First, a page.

Scientific laws are universal.
Why aren't the laws of
|A recent advertisement for AT&T shows a man telling us that their
long-distance rate is 15 cents a minute, all day long, all night long,
all the time, everywhere in the U.S. Various people come up from the background
and ask inane questions like, “You mean, like 3:25 when I call my brother
in Fresno?” The ad finishes with the pitch man looking frustrated, more
or less asking, “What's so hard to understand?”
The hallmark of ideal physical laws is that they would apply everywhere, all the time, under all circumstances, and some laws of physics come close. The laws of chemistry, being properties of materials, cannot meet that stringent criterion. For example, the chemical equation telling how hydrogen and oxygen combine to form water is correct for most terrestrial circumstances, but becomes utterly meaningless inside the sun, where the temperature is high enough to dissociate water molecules, or indeed to strip the electrons from atoms. Still, the general idea is that the chemicals listed on the left side of the equation combine (or dissociate) to become the products on the other side _ everywhere, all the time, under all reasonable circumstances.
The putative thinning of the ozone layer is said to be caused by chlorine in the stratosphere, and the doomsday scenario states that all of that chlorine comes from man- made chlorofluorocarbons (CFCs, called freon). The Nobel Prize in Chemistry was given in 1995 to Sherwood and Molina for showing the chemical equations that describe the destruction of ozone by chlorine in a sort of catalytic cycle. All they require is the presence of chlorine and oxygen, some ultraviolet light (UV) and any other molecule M that can carry away excess energy.
The ozone doomsayers take the Sherwood-Molina equations as if they are written in a stone slab. Presumably, then, they work everywhere, all the time. At noon? Yes, of course. At 3:20 in the afternoon? Yes, of course. At midnight? Well, no, because there's no ultraviolet rays, but so long as there is UV present. Do they work in the stratosphere? Yes, of course. Do they work in the stratosphere over New York City? Yes. What's so hard to understand: they work everywhere. Do they work at the South Pole? Yes, they work everywhere: what's so hard to understand? Do they work over the South Pole in January? Yes. What am I speaking, gibberish?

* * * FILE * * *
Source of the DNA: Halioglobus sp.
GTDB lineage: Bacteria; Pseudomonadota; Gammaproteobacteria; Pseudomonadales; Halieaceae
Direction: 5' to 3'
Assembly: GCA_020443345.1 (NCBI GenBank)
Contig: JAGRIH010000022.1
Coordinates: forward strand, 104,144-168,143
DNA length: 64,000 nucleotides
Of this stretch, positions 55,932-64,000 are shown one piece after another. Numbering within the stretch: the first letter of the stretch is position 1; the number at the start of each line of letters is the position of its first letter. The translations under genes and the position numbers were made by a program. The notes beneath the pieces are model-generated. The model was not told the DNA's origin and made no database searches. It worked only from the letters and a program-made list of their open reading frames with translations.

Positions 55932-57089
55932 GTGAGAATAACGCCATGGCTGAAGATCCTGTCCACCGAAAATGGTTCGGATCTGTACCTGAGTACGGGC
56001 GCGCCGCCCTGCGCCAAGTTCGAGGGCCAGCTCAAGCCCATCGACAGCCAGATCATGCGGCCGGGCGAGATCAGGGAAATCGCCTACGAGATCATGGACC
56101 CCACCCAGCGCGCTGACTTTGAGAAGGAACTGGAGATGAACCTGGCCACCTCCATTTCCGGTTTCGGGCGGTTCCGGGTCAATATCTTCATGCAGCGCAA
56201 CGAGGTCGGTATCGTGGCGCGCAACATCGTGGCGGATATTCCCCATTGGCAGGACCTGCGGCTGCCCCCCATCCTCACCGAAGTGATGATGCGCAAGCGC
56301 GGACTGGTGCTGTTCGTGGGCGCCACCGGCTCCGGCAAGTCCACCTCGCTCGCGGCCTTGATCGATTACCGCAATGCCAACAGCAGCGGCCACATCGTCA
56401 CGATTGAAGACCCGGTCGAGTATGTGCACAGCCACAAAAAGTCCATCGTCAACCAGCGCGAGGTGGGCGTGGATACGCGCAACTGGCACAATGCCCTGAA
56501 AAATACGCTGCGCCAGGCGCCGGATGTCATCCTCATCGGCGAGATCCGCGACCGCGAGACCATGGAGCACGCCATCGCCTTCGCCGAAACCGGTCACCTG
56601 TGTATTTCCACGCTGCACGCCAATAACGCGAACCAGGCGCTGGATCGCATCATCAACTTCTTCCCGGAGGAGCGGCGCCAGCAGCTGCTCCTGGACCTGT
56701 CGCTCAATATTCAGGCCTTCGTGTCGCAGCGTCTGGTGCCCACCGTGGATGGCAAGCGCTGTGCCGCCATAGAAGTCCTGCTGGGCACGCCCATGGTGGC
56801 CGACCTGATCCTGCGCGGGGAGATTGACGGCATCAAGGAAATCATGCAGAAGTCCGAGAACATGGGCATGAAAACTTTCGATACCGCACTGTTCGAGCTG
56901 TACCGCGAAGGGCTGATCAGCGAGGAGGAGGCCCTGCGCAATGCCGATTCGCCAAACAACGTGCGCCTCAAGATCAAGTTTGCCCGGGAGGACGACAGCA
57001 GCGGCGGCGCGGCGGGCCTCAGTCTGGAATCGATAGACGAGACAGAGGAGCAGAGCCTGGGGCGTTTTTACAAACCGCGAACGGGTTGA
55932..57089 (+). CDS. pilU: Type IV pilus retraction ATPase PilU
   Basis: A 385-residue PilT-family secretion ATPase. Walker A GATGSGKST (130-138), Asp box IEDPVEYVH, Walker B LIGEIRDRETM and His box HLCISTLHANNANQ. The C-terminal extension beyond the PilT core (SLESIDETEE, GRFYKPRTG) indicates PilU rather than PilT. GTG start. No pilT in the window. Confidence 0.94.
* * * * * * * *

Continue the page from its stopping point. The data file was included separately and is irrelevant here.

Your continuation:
Setting aside the question of whether stratospheric chlorine is entirely due to CFCs, if the Sherwood-Molina equations are correct, they apply everywhere, all the time. Chlorine chews up ozone in the manner described, at all times at all places: everywhere, all the time. Wherever there is chlorine in the stratosphere and solar UV to make the process work, the equations say that ozone is being depleted: everywhere, all the time. The chlorine is uniformly distributed, and the UV flux is uniform, at least on the side of the earth facing the sun. The rate of destruction ought to be the same at the equator as at the poles, the same at the North Pole as at the South Pole, the same in winter as in summer.
But uniform destruction of ozone is precisely what does not happen. Every October, the ozone over Antarctica thins out very dramatically for a couple of months. The records date back to 1958, when the ozone depth was thinned to only 150 Dobson units, and well before the vast majority of CFCs had even been manufactured. The ozone concentration then returns to normal levels. (Ozone is continuously produced by interaction of untraviolet light with oxygen.) At the North Pole, and ozone thinning is very subtle, if it occurs at all. There are wide annual fluctuations, and the very slight observed decrease of the average may well be due to slight decreases in temperature that have been observed at high altitude. At the equator, there is no measurable destruction of ozone either in the short term or in the long term.
There may or may not be a relationship between the concentration of
chlorine in the stratosphere and the putative destruction of ozone. If
the destruction is real, and if chlorine is a causative agent (as the Sherwood-Molina
equations say), and if the majority of the chlorine in the stratosphere
comes from freon, then the freon that leaks out of your air conditioner
may play a non-trivial role in ozone destruction. But first, we need to
state two obviously general truths: there is something special about
the place (Antarctica) and there is something special about the time (October).
That is a far cry from “everywhere, all the time!”
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